Our brain is the world’s most complex and advanced supercomputer. Ultimately, it is this bio-supercomputer that will help evolve Artificial Intelligence (AI) to the next inception. Predictions state our brains will achieve this feat using brain-computer interfaces or BCIs, a direct partnership between the central nervous system and an AI algorithm. Presently, these systems meld the human and the machine to enable the control of assistive devices in individuals with severe motor impairments.
Still, to harness the complex processes of the brain to train AI, continuous-learning must emerge from machine-learning. Continuous-learning is a subset of machine learning, where AI progressively updates in an unbroken fashion, attaining knowledge across multiple data fields. In theory, this is an infinite process, a singularity in effect. Thus, this evolved artificial intelligence will be updating continually, self-actuating its self-awareness. For this to come to fruition it is posited continuous data will have to be supplied to AI systems.
The discipline encompassing brain-computer interfaces, known as neuromorphic engineering, has gained momentum in recent years. Despite this fact, existing neuromorphic systems still have to be reset and recalibrated each day. Subsequently, they are presently unable to run alongside, feed on, and consolidate with the brain’s natural learning processes. In short, this lack of continuous data and learning has caused major setbacks for higher cybernetics.
Continuous data in cybernetics
Now, a study from researchers at UC San Francisco develops a BCI that facilitates the continuous control of a computer cursor by a paralyzed individual, without the need to recalibrate the machine daily. The team states continuous data attained from a brain implant allowed the human brain and AI to merge completely. Importantly, this was all achieved without resetting the whole system daily. The study is published in the journal Nature Biotechnology.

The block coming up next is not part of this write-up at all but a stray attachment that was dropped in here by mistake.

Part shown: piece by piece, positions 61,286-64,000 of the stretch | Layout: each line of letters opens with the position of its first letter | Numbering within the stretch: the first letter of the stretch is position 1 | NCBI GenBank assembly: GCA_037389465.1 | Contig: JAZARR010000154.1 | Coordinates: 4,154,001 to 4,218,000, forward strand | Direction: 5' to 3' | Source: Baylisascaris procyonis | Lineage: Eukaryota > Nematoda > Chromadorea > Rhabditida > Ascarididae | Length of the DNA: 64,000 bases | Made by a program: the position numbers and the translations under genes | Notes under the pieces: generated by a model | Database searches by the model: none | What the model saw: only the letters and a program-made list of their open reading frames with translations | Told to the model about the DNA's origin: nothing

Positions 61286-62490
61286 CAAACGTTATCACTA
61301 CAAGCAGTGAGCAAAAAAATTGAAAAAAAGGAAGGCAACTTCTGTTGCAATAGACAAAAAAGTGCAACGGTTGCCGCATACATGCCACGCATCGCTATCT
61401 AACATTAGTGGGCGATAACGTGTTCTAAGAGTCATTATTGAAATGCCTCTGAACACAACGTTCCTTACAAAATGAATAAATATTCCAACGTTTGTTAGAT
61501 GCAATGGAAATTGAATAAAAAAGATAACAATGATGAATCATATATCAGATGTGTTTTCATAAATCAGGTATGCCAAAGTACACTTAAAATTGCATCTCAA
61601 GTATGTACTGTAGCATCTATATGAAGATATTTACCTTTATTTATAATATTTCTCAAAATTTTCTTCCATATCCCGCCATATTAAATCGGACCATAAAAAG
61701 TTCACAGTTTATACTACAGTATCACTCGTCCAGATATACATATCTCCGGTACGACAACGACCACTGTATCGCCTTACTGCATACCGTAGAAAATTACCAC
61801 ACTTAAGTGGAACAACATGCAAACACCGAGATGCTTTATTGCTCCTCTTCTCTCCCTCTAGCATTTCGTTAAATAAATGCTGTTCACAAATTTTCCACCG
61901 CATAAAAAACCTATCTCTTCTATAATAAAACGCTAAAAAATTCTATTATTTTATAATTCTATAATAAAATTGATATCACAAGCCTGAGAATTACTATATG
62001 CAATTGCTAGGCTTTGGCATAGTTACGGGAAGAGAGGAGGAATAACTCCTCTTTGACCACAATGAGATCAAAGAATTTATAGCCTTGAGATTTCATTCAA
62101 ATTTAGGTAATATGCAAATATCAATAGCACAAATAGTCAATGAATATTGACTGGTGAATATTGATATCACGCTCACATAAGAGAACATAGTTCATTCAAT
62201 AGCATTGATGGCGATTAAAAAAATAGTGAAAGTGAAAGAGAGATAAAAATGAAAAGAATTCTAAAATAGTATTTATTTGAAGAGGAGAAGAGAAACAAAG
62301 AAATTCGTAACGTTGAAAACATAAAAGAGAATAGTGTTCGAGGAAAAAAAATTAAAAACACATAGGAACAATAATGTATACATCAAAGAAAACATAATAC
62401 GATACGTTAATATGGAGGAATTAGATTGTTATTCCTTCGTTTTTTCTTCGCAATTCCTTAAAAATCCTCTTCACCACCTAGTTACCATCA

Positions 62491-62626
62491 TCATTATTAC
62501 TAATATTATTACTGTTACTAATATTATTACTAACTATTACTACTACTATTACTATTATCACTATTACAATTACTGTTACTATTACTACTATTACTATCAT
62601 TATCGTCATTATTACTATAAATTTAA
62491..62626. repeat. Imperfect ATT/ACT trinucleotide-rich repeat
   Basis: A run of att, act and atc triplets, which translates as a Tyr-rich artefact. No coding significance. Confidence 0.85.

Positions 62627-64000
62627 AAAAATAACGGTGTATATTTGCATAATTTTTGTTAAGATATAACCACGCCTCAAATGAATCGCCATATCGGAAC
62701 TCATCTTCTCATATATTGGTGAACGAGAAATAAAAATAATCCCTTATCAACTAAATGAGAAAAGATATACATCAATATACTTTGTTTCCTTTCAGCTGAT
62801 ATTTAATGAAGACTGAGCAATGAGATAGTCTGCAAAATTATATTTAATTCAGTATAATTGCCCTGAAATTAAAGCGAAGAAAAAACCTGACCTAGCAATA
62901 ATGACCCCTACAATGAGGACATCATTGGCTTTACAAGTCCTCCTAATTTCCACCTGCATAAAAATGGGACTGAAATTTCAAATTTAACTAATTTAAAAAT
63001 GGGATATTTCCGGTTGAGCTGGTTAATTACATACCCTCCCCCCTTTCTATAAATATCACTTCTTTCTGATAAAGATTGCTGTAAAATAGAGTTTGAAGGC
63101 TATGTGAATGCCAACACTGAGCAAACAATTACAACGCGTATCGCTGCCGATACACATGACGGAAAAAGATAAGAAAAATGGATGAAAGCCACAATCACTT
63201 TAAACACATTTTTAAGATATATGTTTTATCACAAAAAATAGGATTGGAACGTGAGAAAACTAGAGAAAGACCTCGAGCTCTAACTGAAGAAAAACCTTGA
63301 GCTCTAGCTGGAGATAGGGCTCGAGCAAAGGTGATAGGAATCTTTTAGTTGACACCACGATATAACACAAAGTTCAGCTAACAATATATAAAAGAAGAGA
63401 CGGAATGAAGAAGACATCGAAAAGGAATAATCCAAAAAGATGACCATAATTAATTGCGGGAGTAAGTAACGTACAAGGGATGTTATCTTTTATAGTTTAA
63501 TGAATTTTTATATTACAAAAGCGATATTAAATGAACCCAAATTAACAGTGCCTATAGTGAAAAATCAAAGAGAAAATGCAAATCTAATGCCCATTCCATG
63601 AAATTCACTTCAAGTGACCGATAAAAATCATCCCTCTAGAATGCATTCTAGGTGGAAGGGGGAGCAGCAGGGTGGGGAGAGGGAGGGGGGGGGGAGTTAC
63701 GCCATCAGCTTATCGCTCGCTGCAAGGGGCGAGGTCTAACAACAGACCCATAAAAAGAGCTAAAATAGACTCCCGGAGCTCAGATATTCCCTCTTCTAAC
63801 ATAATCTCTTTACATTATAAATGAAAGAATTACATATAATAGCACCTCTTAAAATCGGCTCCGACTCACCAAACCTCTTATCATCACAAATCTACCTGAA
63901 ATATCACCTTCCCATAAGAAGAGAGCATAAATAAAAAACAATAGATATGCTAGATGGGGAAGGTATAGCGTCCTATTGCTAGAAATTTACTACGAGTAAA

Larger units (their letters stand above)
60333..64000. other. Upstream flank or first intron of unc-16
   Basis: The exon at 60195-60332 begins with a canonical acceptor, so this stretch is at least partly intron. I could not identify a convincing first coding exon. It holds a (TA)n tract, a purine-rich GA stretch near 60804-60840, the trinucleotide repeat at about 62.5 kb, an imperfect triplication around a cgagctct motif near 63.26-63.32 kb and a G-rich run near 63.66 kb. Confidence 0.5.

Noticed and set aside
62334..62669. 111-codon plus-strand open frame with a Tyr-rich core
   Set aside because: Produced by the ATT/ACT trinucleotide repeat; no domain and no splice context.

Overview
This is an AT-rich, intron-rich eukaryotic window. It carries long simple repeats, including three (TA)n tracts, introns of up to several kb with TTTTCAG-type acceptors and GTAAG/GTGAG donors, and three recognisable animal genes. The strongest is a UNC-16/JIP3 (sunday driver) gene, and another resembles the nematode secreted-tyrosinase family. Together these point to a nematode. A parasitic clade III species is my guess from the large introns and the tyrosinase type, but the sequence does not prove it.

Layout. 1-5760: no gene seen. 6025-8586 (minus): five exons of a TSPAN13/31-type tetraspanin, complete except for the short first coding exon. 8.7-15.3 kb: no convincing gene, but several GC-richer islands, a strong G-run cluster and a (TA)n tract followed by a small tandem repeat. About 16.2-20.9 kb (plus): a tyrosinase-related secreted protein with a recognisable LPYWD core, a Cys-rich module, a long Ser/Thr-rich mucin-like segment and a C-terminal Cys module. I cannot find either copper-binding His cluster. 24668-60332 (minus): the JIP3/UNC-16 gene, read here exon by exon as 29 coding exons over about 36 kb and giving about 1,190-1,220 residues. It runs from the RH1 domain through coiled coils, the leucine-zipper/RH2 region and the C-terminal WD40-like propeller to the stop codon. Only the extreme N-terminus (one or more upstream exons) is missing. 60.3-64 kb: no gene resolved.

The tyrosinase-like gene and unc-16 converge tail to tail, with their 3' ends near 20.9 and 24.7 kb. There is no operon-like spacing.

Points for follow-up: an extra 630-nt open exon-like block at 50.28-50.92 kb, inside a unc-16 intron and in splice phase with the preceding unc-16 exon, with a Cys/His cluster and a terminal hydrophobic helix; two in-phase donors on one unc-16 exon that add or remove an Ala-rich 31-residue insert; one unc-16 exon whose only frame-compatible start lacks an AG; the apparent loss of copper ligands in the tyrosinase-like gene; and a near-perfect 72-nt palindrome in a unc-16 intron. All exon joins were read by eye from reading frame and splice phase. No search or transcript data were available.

Previous studies show adapting AI to merge with and learn from the brain has never been achieved in a person with paralysis. The aforementioned is disappointing as full immersion of AI into the central nervous system is expected to evolve these artificial systems. Likewise, continuous data is required to achieve this. As a result, continuous data to AI will potentially lead to continuous-learning artificial systems.
The next evolution of AI
For the moment, BCIs are unable to provide AI with unceasing data as they need to be recalibrated every day. Consequently, continuous data from the brain is not received or transmitted by these systems, and continuous-learning is not possible.
The aforementioned is due in part to the type of brain implants used to connect the human brain with the machine. Usually, ‘sharp’ invasive electrodes are employed here. These are electrodes that penetrate the brain tissue deeply for more sensitive recordings, notorious for shifting or losing signal over time.
In contrast, an electrocorticography (ECoG) array comprises a square or rectangular pad of electrodes placed on the surface of the brain. Hence, they allow uniform, long-term recordings of neural activity as they cover a larger area of the brain than sharp electrodes.
In comparison, these ECoGs are not as sensitive as sharp electrodes, yet they offer more stability. It is in this way ECoG arrays provide consistent data from the brain. The current study investigates whether ECoG arrays implanted on the brains of paralyzed patients can provide continuous data.